Some experts believe that it is better for children to begin learning a foreign language at primary school rather than secondary school. Do the advantages of this outweigh disadvantages?
Starting in September 2014, learning a foreign language became compulsory for all primary school students in the UK, where the most spoken languages in the world originated from. In my opinion, the advantages of the primary students’ brain structure as well as the benefits of creating a better society and broadening student’s world view in early stage overwhelm its disadvantages.
First and foremost, children’s brain in primary age is suitable for learning a new language as their neurons are actively making new connections due to the still growing brain. On the other hand, secondary students’ brain are already fully or half matured, which makes new connections harder. What’s more, compared to science subjects, learning foreign languages is easier to establish neuron connections in their brain because it does not require extensive analytical mindset but still provide cognitive exercises for the growing brain. Hence, primary students may out shines to the other age groups.
On the other hand, teaching students foreign language at younger ages is killing two birds with one stone method as it alleviates the racism issues and improve the next generations’ competitive ability. Primary students are easier to accept friends from different races because of their pure characteristics and lack of mental barrier. Besides, the minorities races will gain the chance to blend in with others if their children make friends with other races. Eventually, they gain mutual understanding by sharing their culture among each other. When children came back from school, they share this mutual concept with their parents. Therefore, children represent a bridge for their parents to get known with each other well and resolve any misunderstanding.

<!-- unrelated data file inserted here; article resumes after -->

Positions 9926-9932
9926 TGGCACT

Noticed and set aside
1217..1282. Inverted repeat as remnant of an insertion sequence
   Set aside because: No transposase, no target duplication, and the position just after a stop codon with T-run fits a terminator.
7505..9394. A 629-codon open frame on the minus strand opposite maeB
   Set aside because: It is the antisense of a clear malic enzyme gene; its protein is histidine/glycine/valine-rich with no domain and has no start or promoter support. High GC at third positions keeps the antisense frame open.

In addition, during the process of learning a foreign language by writing, reading, speaking and listening, not only do students learn these four basic skills of a language but also get in touch with its culture. For example, in Chinese, my mother’s brother is called ‘Jiu Jiu’ and my father’s brother is “Bo Bo” while in English both of them are called “Uncle”. This shows that Chinese culture emphasizes in family bond and pronunciation as each of the family relatives has their specific naming method. As a result, as students are expanding their language skills they will also gain a broader view of the world’s culture.
However, the UK new education policy faces a major challenge which is the lack of qualified teachers. According to British newspaper, The Guardians, despite schools are given 8 years of preparation, school investment in foreign language training were interrupted and funds were reallocated into general school budget. Thus,teachers are not ready in teaching their students to learn well. Especially when students don’t get excellent results in a foreign language test, students may give up continuing their study in secondary stage. In order to solve this problems, policymakers can simply redirect the required financial aid to schools to make good use in teaching foreign languages. This cases shows that even equipped with the best nail in the world, without the right tools the nail remains unusable.
In conclusion, learning foreign language in an earlier education stage brings more benefits than harm because primary students’ neuron growth give them the dominance in language learning and solving racism issues, improve students global culture exposure at the same time. However, only students who are learning in a well prepared environment will fully use of primary students nature advantages. Otherwise, it will become a burden for students and teachers.